devil's backbone plant

How To Grow Devil’s Backbone Plant

I have a love of indoor houseplants, as you might guess. I run this whole site on gardening, after all! One of my favorite plants (and let’s face it, they’re kind of all my favorite plants) is the devil’s backbone plant. This simple but elegant plant hails from warm, tropical parts of North America and is a solid addition to an indoor botanical garden of any size.

It is worth noting that this plant can be toxic to pets and is known to be a skin irritant to humans. Keep it away from kids and pets!


Growing devil’s backbone plant

This plant is one of my favorites to grow indoors just because of how easy and no-fuss it is. It’s a pretty unique looking plant too, not really being seen growing in very many homes. Some fast facts:

  • Latin name: Pedilanthus tithymaloides
  • Other names: red bird flower, Persian lady slipper, Japanese poinsettia, rick rack plant, and Jacob’s ladder
  • Native to: Warm parts of North America including Central America and Florida.
  • Invasiveness: Not invasive
  • Tenderness: Perennial
  • Sun: Bright, indirect sunlight
  • Water: Keep soil moist
  • Soil: Houseplant potting soil
  • Hardiness zone: 9-10
  • Plant height: 2 feet
  • Bloom period: Summer
  • Container friendly: Yes
  • Fertilizer: General tropical plant fertilizer
  • Toxicity: Skin irritant and toxic to pets
  • Pest resistant: Susceptible to spider mites

The devil’s backbone plant is a solid plant for any indoor garden. It definitely needs warm weather to be planted outside, growing in zones 9 and 10 only. It gets fairly tall, up to 2 feet, and likes bright, indirect sunlight. Standard potting soil works just fine and it has no problem being kept as a potted plant. Watch out, though, because the devil’s backbone plant can be toxic to pets, specifically dogs. It produces small red and pink flowers in the summer.



The devil’s backbone plant doesn’t necessarily like being waterlogged or soggy, but it does appreciate frequent waterings. Water when you notice the top layer of soil has become dry. Don’t allow the plant to set in standing water for too long. It is a tropical plant, so a bit of humidity goes a long way.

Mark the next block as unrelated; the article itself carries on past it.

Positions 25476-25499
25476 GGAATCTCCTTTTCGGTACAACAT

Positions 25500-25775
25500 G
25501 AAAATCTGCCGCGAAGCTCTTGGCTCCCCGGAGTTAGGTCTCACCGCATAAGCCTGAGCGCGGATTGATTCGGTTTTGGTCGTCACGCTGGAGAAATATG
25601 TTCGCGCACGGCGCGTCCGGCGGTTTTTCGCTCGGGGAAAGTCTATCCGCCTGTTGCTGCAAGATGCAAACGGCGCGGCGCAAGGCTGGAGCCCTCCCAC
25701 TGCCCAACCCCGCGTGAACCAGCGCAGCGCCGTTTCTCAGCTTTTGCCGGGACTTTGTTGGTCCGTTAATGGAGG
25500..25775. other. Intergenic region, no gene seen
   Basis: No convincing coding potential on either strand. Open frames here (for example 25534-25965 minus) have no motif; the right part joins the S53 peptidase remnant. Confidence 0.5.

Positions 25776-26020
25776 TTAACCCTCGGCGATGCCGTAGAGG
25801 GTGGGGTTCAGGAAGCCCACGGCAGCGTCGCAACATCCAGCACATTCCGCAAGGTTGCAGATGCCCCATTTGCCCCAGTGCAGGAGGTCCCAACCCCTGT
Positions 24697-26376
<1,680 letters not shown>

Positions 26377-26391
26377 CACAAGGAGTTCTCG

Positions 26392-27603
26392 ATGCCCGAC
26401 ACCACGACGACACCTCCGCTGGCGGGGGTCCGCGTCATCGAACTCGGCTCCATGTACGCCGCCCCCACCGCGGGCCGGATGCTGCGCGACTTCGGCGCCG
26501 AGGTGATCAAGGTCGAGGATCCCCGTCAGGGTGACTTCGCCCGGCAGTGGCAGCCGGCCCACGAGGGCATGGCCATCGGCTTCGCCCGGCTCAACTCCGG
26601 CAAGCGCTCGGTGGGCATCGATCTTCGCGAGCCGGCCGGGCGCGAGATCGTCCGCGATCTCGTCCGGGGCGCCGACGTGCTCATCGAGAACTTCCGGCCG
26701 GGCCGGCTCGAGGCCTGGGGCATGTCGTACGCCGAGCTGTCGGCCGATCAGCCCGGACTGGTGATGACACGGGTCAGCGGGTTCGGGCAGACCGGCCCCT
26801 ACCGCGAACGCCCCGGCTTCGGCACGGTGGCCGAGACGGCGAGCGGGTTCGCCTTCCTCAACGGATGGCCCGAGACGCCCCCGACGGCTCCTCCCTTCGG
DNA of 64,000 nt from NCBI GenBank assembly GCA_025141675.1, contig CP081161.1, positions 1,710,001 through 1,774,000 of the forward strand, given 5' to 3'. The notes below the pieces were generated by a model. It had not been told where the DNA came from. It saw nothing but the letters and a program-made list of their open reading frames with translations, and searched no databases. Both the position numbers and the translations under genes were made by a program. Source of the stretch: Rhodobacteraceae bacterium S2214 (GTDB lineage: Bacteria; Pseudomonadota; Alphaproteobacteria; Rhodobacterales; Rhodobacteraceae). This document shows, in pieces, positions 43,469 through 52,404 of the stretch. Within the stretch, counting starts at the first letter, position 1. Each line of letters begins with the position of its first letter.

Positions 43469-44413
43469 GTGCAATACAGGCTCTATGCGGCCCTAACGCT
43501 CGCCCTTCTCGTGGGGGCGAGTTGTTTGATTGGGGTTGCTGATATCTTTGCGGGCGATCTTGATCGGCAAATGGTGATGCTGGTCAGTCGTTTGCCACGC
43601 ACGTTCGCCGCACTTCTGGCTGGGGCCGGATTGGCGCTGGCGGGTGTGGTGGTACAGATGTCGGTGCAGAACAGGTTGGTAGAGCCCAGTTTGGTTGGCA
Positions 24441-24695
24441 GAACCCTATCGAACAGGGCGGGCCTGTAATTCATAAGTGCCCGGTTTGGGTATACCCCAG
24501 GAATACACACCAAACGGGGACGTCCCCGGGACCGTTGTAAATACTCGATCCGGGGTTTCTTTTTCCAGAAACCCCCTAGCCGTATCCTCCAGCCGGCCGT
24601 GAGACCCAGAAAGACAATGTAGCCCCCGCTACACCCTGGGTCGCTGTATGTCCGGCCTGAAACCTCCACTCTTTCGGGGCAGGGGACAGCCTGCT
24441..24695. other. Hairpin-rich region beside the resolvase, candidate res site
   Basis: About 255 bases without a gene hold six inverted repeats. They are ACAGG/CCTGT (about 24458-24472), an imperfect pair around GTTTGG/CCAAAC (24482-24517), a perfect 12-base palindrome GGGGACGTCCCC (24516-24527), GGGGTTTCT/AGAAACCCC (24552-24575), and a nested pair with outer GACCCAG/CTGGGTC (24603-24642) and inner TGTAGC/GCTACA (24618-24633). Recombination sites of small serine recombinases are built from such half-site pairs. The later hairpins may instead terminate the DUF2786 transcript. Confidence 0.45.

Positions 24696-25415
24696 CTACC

The devil’s backbone plant doesn’t really care too much for direct sunlight, especially in the summer. You can provide it more direct sunlight during fall and winter, but protect it from midday summer sun. Your plant will thrive in bright, indirect sunlight.



Standard houseplant potting soil is more than sufficient for this no-fuss houseplant. You don’t have to go too fancy for this one. It will appreciate just about any substrate you give it.



The devil’s backbone plant will thrive in standard potting soil and will feed off of the ample nutrients contained in that soil, but occasional fertilizing with tropical plant fertilizer will help it continue to thrive as it depletes soil nutrients. Up pot your plant if it seems to be getting too large or isn’t quite thriving.



According to the Invasive Species Copendium, devil’s backbone is considered invasive in Spain, South Africa, Australia, Venezuela, and New Caledonia. It should only be planted outdoors where it is native, which is in Central America, Mexico, and Florida.


Growing devil’s backbone plant in containers

This is one of those plants that does exceptionally well kept in pots indoors. It’s definitely container friendly! Just use a solid indoor plant potting soil and fertilize periodically with a tropical plant fertilizer. You can move your devil’s backbone plant outdoors during the summer but keep away from direct afternoon sunlight.


Common problems

The devil’s backbone plant is hardy and rarely has issues with pests or disease. It can sometimes become infested with spider mites, which will appear like tiny white mites that spin very thin webbing on the plant. The biggest problem with this plant is its potential toxicity. The milky sap-like substance inside of the plant can be a skin irritant and toxic to pets.

Propagating devil’s backbone plant

You can propagate this plant from cuttings in the springtime. Wait until new growth appears and then cut from that new growth. Remove several leaves toward the base of the stem. Allow the cutting’s cut portion to dry and then apply rooting hormone. Your cutting can go directly into soil. Plant in a 3 inch pot with indoor potting soil. It’s a very simple process that has a high rate of success.

Uses for devil’s backbone plant

The devil’s backbone plant has no known uses, culinary or medicinal, and is known to be toxic to pets. Don’t try eating it and don’t feed it to your pets!

In general, the devil’s backbone plant is one of those that I always like to keep in my house. It’s ease of growth and care makes it ideal. Just keep it away from kids and pets and watch out for those spider mites!

Keep Reading: Rare Houseplants You Never Knew Existed

Julie Hambleton
Freelance Writer
Julie Hambleton has a BSc in Food and Nutrition from the Western University, Canada, is a former certified personal trainer and a competitive runner. Julie loves food, culture, and health, and enjoys sharing her knowledge to help others make positive changes and live healthier lives.